With New York at the epicenter of the coronavirus pandemic, Gov. Andrew Cuomo’s daily press briefings have become essential viewing in many households across the U.S. as the death toll ticks up. Over 23,000 lives have already been lost to COVID-19 — 10,000 in New York state alone.
When recently asked by a reporter if he was becoming numb to the numbers, the Democratic governor said, “Although you cannot save everyone, the question is are you saving everyone you can save? And there, the answer is yes. And I take some solace in that.”
Yet there is one group whom Cuomo has not yet saved through his efforts to stem the pandemic — the 43,000 people in New York state prisons. On March 30, Juan Mosquero, a 58-year-old incarcerated at Sing Sing Prison in Ossining was the first person to die in custody from complications related to COVID-19, the disease caused by the coronavirus. Since then, two more incarcerated people and one prison officer have died. As of April 13, there were 720 positive cases of COVID-19 among corrections staff and people incarcerated across the 52 state prisons.
The growing pandemic in our prisons is a matter of life-and-death urgency. I know the urgency -- I spent the last 12 years of my 24-and-a-half years in prison at Sing Sing.
I knew Juan Mosquero. During my time in prison, my two greatest fears were getting sick or dying there. Juan suffered both.
As our country grapples with this unprecedented crisis, we can’t leave behind the incarcerated people who are members of our community and are equally deserving of care as all of our neighbors and friends.
The growing pandemic in our prisons is a matter of life and death urgency.
There is a prison saying that goes like this: “If I am going to die in prison, please give me a chance to fight.” There is no fight to be waged against COVID-19 behind bars. Prisons are not designed for any of the policies we rely on to “flatten the curve.”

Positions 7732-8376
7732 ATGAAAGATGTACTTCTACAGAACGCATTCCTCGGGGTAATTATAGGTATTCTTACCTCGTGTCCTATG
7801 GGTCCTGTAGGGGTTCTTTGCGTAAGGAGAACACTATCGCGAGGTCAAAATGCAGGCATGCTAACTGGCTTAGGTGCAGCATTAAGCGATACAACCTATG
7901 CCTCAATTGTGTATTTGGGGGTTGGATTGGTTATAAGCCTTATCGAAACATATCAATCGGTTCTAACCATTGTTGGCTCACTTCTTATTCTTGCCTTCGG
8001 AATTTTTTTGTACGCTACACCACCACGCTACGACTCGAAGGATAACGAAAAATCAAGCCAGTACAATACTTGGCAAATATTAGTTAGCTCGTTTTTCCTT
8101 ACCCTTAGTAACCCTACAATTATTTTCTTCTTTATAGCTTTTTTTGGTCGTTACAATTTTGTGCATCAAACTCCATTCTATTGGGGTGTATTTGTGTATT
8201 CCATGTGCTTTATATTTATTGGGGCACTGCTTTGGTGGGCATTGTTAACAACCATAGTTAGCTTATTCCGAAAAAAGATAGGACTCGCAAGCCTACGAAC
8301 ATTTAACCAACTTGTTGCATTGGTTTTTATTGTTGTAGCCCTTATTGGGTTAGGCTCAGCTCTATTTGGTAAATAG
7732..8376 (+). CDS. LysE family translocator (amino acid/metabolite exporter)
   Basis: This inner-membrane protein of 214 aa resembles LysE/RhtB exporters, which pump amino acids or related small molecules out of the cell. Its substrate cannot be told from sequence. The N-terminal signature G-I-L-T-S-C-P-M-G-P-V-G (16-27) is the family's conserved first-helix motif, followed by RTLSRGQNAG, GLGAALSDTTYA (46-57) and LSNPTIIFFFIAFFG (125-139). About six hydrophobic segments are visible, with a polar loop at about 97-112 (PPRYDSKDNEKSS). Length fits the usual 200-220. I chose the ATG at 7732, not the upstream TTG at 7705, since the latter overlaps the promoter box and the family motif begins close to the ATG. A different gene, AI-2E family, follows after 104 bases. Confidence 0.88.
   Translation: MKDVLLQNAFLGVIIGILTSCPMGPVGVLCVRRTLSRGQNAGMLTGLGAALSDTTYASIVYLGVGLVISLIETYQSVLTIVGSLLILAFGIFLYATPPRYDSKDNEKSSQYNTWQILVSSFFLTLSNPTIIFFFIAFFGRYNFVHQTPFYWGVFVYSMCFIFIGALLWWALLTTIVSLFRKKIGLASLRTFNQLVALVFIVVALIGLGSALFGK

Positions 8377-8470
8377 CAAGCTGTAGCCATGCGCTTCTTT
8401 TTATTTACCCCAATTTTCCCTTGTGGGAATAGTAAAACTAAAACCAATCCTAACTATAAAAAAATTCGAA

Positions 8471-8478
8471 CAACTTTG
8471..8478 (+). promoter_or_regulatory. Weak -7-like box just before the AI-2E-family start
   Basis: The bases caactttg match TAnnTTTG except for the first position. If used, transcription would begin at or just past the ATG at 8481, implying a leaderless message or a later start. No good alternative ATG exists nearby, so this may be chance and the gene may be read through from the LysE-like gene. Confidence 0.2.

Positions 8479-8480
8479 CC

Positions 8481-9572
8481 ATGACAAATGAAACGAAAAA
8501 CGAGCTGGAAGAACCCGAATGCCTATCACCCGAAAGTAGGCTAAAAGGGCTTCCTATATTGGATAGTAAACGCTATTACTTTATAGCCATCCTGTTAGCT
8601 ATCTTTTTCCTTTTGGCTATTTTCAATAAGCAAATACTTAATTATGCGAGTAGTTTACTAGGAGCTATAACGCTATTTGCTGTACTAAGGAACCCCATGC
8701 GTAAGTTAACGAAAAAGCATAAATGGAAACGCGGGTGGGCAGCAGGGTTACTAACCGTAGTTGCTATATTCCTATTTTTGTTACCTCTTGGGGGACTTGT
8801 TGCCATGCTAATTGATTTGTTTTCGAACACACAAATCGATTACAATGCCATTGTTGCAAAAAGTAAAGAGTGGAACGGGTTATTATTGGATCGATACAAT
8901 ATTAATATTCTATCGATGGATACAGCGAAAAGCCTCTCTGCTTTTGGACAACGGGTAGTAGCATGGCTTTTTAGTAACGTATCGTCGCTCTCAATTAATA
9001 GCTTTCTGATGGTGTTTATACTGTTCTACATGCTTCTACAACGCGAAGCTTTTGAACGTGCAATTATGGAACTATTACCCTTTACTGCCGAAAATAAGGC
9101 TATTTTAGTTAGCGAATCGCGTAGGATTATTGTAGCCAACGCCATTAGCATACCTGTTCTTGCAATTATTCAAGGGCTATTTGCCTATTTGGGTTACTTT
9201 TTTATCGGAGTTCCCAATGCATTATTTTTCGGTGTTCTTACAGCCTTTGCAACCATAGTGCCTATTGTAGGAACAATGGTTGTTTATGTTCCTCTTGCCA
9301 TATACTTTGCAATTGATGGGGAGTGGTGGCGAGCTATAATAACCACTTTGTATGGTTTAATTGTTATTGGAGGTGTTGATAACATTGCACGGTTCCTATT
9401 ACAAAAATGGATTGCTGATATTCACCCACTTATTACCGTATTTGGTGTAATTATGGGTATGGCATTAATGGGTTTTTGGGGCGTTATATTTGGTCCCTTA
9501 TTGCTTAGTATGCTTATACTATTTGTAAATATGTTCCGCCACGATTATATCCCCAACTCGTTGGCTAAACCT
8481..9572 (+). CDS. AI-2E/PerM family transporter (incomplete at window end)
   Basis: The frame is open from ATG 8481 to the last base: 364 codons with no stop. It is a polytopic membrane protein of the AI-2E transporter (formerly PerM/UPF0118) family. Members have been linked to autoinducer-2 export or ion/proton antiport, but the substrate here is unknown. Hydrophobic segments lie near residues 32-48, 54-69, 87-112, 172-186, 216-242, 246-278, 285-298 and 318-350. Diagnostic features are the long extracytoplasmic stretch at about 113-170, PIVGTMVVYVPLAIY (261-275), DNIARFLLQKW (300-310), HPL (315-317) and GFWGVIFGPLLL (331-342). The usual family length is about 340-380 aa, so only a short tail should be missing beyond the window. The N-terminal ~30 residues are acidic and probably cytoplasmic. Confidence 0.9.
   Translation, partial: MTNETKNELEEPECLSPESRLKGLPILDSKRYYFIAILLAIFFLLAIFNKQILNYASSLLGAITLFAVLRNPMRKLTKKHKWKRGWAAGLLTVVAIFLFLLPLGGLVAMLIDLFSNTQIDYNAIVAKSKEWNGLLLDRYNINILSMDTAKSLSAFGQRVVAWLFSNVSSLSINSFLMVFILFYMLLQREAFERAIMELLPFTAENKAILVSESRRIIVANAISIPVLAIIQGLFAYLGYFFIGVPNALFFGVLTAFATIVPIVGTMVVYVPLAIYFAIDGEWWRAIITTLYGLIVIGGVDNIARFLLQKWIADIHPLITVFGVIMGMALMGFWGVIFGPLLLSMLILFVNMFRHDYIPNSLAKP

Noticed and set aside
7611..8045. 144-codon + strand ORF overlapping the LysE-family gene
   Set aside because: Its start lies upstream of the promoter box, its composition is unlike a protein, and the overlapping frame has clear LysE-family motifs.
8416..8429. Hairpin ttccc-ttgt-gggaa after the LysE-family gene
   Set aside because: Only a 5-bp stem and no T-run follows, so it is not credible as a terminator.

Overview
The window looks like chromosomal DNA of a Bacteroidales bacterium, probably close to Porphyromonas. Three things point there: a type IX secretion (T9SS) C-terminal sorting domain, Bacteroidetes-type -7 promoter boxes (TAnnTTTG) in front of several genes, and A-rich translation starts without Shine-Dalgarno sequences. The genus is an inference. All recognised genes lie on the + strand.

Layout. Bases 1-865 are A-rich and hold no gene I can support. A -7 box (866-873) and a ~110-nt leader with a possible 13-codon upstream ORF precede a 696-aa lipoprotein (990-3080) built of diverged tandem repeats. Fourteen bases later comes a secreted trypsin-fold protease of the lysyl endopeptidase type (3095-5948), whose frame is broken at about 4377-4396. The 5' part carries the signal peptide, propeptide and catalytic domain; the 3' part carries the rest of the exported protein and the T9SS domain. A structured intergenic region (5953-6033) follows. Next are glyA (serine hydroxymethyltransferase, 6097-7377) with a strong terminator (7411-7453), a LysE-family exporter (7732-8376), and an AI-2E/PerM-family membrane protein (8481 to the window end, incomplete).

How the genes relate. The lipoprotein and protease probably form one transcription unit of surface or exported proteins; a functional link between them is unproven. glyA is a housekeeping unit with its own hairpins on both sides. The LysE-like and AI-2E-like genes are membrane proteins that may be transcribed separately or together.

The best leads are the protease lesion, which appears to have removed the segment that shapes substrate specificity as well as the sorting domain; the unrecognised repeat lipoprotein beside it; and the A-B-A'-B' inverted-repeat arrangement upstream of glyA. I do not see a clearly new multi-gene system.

Social distancing is impossible when 500 people move in a line from housing units to the mess hall or the yard. Going into “lockdown mode” — containing people inside single cells — is not a viable option when many people in prison are in dorm-style housing. Staff shortages and the risk of virus transmission by the thousands of workers who come in and out of the prisons daily make it impossible to create a sealed environment. I can tell you that even in ordinary times, every cough or sneeze causes stress and fear of illness among the men and women incarcerated. That is multiplied exponentially in the face of this extraordinary crisis.
During my time in prison, I earned a bachelor’s degree in behavioral science and graduated summa cum laude and as valedictorian. I obtained a master’s degree in professional studies and a host of other certificates. I co-founded, along with 10 other men, Voices From Within, a multimedia and educational initiative to combat gun violence in underserved communities.
Some of my classmates, my colleagues, my mentors and friends are still at Sing Sing today. They are worried, just as I am, that they will contract coronavirus and die. Every day, they are using communal bathrooms, showers, tables and kitchens. Friends have told me they are covering phones with a personal sock so they can find out if family members are healthy and safe during these chaotic times. Do they not also deserve to be protected from a virus we know kills?